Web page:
- Researchpp 3706-3717Liu, W.-D., Liu, S.-J., Li, Y.-J., Zhao, A., Bi, D.-M., and Lin, Z.-D. (2021). "Effects of torrefaction pretreatment and Mg-Al modified HZSM-5 catalysts on components distribution in bio-oils from camphorwood pyrolysis," BioResources 16(2), 3706-3717.AbstractArticlePDF
Torrefaction pretreatment conducted at a low temperature is an important technique for refining the bio-oil and improving the production of some chemicals in the bio-oil (e.g. aromatic hydrocarbons). In this work, the effects of torrefaction temperature and catalysts on the yields of pyrolysis products and components distribution in the bio-oils were analyzed. The weak acid sites shifted to higher temperature as the HZSM-5 was modified by Mg2+ or Al3+. The catalytic pyrolysis from camphorwood was done at pyrolysis of 450 °C and torrefaction temperature of 200 °C. The catalysts remarkably influenced the yields of bio-oil and components distribution. The catalysts increased the production of phenols. The content of phenols in the resulting bio-oil exhibited the following trend: HZSM-5 < MgO-modified HZSM-5 < Al2O3-modified HZSM-5. In addition, the content of 2,6-dimethoxyphenol was the highest among all phenol components (5.58%). The production of aldehydes was remarkably improved by the Al2O3-modified HZSM-5, resulting in a maximum content of 8.21%. Thus the torrefaction temperature and catalysts would refine the bio-oil (such as the acid value decreased) and significantly improve the contents of components (such as D-allose, 2,6-dimethoxy-4-(2-propeny)-phenol, 1,2,4-trimethoxybenzene, and 2,6-dimethoxyphenol). The results provide a theoretical basis for the resource recovery of biomass.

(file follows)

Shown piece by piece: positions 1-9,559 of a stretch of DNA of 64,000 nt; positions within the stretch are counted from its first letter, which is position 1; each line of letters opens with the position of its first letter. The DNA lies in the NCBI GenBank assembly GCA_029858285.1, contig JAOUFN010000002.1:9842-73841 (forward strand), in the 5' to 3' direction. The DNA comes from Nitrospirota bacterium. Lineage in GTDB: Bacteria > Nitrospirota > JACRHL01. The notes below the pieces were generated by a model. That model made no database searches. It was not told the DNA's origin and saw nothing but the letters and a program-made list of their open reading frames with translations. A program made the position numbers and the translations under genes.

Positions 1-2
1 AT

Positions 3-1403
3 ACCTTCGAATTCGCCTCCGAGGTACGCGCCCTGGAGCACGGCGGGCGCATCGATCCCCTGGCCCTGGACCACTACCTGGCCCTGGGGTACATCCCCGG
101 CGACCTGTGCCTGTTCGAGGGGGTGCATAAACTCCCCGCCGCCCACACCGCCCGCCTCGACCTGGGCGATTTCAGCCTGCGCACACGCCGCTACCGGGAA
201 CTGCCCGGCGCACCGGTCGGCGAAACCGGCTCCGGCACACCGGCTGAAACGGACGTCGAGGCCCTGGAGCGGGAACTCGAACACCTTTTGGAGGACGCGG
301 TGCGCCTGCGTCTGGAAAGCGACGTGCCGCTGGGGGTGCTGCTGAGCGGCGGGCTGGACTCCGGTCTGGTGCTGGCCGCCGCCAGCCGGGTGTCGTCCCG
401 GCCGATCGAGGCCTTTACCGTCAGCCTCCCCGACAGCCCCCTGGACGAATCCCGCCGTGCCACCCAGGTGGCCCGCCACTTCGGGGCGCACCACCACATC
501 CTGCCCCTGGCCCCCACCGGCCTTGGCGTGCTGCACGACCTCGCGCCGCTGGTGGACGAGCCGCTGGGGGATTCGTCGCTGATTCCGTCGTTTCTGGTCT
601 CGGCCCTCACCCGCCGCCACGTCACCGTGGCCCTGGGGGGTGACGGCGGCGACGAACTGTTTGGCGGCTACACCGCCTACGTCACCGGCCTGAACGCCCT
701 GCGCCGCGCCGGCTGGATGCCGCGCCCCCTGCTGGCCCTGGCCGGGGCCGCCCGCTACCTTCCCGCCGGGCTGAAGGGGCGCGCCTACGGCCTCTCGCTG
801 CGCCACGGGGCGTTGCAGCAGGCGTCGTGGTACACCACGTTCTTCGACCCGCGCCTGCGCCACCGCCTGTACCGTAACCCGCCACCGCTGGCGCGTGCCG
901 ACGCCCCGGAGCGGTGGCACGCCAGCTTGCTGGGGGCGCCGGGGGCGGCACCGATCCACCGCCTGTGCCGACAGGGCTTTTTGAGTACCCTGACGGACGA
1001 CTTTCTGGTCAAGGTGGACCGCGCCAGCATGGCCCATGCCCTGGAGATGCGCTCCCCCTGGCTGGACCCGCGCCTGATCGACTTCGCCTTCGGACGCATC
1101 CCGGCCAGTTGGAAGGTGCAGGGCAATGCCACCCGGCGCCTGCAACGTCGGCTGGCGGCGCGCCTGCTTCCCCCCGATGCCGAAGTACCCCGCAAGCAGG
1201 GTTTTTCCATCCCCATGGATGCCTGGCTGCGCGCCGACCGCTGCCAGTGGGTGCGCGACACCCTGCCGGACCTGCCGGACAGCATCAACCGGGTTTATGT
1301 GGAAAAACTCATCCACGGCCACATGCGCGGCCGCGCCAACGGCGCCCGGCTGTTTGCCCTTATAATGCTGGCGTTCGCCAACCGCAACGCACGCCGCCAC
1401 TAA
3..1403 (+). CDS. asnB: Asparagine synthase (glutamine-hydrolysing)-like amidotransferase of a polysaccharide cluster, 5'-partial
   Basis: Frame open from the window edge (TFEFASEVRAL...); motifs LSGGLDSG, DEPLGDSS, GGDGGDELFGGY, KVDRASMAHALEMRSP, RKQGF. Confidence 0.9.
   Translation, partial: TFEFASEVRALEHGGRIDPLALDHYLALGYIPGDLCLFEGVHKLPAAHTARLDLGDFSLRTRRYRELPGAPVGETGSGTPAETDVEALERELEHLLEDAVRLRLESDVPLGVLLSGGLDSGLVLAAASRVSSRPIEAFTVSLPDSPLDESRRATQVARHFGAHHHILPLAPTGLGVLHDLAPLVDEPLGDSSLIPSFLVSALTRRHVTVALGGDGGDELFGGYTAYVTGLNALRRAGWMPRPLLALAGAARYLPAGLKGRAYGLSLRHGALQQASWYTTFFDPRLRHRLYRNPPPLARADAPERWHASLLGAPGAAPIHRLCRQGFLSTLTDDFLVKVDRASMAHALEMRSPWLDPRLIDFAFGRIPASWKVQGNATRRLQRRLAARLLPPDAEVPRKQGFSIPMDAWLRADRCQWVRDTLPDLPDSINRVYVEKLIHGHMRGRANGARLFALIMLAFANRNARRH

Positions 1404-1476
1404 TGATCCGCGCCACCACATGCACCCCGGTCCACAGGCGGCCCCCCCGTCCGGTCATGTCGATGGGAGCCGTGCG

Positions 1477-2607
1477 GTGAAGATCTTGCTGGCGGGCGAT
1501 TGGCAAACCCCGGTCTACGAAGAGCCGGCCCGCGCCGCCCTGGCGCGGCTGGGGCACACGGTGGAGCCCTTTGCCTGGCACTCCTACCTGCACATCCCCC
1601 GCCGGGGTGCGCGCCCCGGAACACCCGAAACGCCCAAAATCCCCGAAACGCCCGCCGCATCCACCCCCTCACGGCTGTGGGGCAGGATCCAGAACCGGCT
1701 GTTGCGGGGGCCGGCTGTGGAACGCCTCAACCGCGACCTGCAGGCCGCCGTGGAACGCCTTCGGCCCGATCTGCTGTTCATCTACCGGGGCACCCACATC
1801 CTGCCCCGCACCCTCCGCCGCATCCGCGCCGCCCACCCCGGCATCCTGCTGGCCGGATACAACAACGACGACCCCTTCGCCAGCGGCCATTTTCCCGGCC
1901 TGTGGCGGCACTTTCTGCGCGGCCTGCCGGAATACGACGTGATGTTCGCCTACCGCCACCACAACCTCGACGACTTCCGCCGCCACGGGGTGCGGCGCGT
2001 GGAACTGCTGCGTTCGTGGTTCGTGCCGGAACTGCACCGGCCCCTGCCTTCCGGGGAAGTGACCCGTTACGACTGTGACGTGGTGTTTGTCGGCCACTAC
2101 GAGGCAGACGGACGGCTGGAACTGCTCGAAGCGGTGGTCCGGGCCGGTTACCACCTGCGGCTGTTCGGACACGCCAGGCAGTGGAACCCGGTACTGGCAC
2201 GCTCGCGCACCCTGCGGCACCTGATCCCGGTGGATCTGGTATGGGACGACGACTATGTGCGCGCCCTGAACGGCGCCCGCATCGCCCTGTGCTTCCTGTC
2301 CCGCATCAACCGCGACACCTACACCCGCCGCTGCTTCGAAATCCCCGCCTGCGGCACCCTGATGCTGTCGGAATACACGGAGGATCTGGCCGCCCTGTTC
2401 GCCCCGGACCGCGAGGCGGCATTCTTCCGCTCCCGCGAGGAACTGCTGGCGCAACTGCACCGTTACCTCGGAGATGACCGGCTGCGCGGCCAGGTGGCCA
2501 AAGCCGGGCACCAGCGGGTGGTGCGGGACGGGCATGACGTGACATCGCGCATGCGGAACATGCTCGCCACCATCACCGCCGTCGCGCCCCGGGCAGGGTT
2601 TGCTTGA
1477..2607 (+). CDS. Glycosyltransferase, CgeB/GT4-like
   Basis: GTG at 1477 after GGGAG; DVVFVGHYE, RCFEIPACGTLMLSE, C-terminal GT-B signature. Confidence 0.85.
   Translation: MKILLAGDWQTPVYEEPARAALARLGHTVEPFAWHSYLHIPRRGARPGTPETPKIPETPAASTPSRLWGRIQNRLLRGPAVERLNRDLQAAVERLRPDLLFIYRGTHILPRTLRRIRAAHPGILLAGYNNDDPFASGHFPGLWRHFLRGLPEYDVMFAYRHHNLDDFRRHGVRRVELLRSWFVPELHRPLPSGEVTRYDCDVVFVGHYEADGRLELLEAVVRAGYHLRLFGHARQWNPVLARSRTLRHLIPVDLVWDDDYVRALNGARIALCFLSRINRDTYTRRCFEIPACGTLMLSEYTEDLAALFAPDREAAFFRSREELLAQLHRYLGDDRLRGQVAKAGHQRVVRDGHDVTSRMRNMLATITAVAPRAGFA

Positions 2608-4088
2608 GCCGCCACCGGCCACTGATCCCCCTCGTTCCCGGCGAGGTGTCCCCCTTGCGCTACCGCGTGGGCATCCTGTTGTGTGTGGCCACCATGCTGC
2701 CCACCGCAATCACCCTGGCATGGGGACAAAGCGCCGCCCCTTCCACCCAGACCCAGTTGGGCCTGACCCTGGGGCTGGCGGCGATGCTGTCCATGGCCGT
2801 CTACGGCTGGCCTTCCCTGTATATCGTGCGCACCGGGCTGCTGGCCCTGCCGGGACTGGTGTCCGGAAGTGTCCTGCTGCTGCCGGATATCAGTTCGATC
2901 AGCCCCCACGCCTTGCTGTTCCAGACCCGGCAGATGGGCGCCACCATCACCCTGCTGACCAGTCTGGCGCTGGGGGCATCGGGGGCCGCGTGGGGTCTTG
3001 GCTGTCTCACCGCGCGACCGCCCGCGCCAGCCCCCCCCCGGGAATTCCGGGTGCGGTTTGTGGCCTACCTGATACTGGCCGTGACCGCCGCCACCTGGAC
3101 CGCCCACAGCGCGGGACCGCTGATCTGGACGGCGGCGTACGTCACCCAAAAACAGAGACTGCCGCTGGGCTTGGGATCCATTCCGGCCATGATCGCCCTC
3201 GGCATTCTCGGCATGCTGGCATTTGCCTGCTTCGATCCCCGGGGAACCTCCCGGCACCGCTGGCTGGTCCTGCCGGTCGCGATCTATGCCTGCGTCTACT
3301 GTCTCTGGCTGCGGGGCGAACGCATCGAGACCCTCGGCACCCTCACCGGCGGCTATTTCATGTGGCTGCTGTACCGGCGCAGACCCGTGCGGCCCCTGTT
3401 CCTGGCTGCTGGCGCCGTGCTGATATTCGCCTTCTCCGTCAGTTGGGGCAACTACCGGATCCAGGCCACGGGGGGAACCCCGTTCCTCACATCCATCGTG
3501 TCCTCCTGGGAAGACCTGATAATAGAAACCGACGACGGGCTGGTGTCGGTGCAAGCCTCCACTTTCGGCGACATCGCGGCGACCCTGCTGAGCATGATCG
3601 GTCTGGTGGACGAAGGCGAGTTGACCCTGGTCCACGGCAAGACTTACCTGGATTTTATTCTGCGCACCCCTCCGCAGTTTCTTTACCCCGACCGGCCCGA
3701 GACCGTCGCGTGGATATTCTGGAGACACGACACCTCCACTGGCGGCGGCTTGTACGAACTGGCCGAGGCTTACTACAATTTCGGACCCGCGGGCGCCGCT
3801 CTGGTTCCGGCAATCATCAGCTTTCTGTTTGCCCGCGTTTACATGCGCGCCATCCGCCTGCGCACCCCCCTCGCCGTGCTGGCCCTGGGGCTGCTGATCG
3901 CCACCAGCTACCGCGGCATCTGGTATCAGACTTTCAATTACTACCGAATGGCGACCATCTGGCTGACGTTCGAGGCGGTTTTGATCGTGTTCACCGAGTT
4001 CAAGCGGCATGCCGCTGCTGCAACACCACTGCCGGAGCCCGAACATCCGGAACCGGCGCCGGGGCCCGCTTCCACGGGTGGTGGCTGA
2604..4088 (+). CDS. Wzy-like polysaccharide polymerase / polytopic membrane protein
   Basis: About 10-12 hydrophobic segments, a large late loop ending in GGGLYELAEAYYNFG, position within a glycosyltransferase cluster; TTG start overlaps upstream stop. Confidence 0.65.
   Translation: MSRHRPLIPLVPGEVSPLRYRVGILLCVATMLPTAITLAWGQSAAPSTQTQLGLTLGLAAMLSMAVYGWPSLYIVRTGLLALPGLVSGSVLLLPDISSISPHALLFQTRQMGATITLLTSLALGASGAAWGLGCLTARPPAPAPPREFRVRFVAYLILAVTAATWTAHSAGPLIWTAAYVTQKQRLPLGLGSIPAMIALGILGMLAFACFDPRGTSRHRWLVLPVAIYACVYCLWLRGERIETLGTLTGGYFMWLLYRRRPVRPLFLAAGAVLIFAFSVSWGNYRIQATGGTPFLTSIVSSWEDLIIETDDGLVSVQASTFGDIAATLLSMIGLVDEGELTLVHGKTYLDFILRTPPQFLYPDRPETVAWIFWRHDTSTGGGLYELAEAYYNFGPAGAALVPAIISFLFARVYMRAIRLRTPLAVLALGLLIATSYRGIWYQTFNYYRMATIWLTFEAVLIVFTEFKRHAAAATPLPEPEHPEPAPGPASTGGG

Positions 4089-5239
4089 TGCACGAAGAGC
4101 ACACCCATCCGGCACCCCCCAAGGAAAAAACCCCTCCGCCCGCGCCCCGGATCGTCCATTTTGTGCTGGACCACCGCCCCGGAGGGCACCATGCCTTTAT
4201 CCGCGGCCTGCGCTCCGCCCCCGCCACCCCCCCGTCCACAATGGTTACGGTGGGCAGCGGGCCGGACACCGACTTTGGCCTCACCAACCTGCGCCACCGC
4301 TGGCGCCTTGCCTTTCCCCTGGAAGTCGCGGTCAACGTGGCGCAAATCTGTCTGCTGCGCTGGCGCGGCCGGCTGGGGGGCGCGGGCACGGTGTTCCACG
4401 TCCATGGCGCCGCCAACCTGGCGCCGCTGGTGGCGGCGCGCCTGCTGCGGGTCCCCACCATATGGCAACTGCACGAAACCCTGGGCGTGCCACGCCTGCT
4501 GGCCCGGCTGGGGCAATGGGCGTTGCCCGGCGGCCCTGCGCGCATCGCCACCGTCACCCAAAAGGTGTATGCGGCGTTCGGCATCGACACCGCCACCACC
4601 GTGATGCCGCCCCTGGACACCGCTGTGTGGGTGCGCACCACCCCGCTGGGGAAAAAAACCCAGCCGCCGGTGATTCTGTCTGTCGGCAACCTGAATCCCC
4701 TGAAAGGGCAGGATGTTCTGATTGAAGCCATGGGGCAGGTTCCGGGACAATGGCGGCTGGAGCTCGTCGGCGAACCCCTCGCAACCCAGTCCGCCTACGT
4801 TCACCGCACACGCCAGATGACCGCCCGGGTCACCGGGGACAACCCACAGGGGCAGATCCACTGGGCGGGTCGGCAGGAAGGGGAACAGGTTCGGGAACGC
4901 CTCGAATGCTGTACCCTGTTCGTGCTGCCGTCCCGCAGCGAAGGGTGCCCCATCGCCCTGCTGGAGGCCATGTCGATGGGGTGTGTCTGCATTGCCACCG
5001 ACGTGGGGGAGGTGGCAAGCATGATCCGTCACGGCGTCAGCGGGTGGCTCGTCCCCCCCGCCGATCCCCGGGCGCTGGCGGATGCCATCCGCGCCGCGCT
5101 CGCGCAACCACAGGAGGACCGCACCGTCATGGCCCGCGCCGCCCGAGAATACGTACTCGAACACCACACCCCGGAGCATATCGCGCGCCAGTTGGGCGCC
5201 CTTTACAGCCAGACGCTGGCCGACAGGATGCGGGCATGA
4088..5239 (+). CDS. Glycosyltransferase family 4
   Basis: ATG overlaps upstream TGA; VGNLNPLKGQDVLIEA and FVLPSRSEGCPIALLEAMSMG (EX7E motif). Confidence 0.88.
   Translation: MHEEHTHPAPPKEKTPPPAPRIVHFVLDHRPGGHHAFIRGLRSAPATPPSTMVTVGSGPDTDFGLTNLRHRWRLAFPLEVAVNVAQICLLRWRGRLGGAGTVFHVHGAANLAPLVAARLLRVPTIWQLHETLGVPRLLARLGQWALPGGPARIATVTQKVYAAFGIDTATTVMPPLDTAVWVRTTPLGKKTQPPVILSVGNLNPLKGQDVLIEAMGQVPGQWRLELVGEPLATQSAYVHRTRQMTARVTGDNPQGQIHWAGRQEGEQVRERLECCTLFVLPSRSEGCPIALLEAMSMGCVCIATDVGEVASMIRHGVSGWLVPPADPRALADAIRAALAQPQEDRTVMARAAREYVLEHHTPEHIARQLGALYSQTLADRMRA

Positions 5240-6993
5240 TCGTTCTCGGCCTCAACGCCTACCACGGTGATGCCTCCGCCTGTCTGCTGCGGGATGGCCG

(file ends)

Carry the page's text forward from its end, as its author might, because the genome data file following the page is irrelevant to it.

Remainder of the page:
- Researchpp 3718-3733Camlibel, O. (2021). "Effect of calcite addition on technical properties and reduction of formaldehyde emissions of medium density fiberboard," BioResources 16(2), 3718-3733.AbstractArticlePDF